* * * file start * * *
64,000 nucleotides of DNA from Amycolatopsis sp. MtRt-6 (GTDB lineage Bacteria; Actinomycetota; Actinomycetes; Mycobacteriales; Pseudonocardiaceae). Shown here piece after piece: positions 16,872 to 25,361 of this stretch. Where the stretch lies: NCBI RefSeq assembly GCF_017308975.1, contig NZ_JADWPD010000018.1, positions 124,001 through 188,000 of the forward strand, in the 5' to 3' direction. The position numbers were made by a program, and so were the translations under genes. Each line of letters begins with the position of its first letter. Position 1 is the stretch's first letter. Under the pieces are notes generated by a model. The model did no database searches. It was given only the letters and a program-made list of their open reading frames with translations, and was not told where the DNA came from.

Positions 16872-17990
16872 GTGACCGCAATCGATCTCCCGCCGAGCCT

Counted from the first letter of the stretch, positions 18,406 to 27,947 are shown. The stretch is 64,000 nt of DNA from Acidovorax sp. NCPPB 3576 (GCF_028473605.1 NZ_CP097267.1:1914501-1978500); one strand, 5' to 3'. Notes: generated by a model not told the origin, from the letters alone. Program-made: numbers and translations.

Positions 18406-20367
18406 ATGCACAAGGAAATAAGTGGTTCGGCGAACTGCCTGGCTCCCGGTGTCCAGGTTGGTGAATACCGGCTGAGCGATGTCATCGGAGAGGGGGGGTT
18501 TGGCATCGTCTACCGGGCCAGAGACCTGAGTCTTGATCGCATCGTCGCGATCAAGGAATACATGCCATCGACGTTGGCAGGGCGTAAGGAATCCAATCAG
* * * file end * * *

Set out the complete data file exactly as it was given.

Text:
64,000 nucleotides of DNA from Amycolatopsis sp. MtRt-6 (GTDB lineage Bacteria; Actinomycetota; Actinomycetes; Mycobacteriales; Pseudonocardiaceae). Shown here piece after piece: positions 16,872 to 25,361 of this stretch. Where the stretch lies: NCBI RefSeq assembly GCF_017308975.1, contig NZ_JADWPD010000018.1, positions 124,001 through 188,000 of the forward strand, in the 5' to 3' direction. The position numbers were made by a program, and so were the translations under genes. Each line of letters begins with the position of its first letter. Position 1 is the stretch's first letter. Under the pieces are notes generated by a model. The model did no database searches. It was given only the letters and a program-made list of their open reading frames with translations, and was not told where the DNA came from.

Positions 16872-17990
16872 GTGACCGCAATCGATCTCCCGCCGAGCCT

Counted from the first letter of the stretch, positions 18,406 to 27,947 are shown. The stretch is 64,000 nt of DNA from Acidovorax sp. NCPPB 3576 (GCF_028473605.1 NZ_CP097267.1:1914501-1978500); one strand, 5' to 3'. Notes: generated by a model not told the origin, from the letters alone. Program-made: numbers and translations.

Positions 18406-20367
18406 ATGCACAAGGAAATAAGTGGTTCGGCGAACTGCCTGGCTCCCGGTGTCCAGGTTGGTGAATACCGGCTGAGCGATGTCATCGGAGAGGGGGGGTT
18501 TGGCATCGTCTACCGGGCCAGAGACCTGAGTCTTGATCGCATCGTCGCGATCAAGGAATACATGCCATCGACGTTGGCAGGGCGTAAGGAATCCAATCAG